During the invasion of Poland in WW2, 720 Poles defended their position against 40,000 Germans, stopping their advance for 3 days.
The Battle of Wizna was fought between September 7 and September 10, 1939, between the forces of Poland and Germany during the initial stages of the invasion of Poland. According to Polish historian Leszek Moczulski, between 350 and 720 Poles defended a fortified line for three days against more than 40,000 Germans.
Although defeat was inevitable, the Polish defense stalled the attacking forces for three days and postponed the encirclement of Independent Operational Group Narew fighting nearby. Eventually, the tanks broke through the Polish line and German engineers eliminated all the bunkers one by one. The last bunker surrendered around midday on September 10.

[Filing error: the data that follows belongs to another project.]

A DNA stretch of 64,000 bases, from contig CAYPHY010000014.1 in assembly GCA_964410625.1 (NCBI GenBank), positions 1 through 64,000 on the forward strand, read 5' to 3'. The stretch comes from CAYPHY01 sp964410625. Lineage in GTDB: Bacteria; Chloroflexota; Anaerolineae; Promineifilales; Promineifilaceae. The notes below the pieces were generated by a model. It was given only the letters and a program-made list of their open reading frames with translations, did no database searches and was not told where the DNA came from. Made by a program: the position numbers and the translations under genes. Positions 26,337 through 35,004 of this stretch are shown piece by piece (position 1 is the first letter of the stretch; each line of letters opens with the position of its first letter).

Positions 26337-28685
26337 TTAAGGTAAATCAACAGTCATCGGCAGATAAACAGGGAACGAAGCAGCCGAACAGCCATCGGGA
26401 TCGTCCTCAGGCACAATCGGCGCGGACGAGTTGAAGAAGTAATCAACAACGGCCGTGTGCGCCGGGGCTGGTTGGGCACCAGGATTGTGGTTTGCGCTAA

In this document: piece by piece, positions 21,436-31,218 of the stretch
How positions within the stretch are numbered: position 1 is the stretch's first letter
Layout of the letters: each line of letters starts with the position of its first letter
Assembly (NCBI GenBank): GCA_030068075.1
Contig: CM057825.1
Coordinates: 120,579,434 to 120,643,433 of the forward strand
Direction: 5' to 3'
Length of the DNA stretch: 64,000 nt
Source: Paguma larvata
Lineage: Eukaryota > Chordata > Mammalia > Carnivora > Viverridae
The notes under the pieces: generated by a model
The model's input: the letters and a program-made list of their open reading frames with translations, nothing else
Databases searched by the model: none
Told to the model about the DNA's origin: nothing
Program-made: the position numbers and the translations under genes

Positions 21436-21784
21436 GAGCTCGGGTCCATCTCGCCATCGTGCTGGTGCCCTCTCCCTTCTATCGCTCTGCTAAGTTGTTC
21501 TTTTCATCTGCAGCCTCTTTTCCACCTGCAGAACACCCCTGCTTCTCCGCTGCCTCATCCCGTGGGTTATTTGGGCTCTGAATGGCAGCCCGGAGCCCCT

Because the battle consisted of a small force holding a piece of fortified territory against a vastly larger invasion for three days at great cost before being annihilated, Wizna is sometimes referred to as the "Polish Thermopylae". One of the symbols of the battle is Captain W?adys?aw Raginis, the commanding officer of the Polish force, who swore to hold his position as long as he was alive. When the last two bunkers under his command ran out of ammunition, he ordered his men to surrender their arms and committed suicide by throwing himself on a live grenade.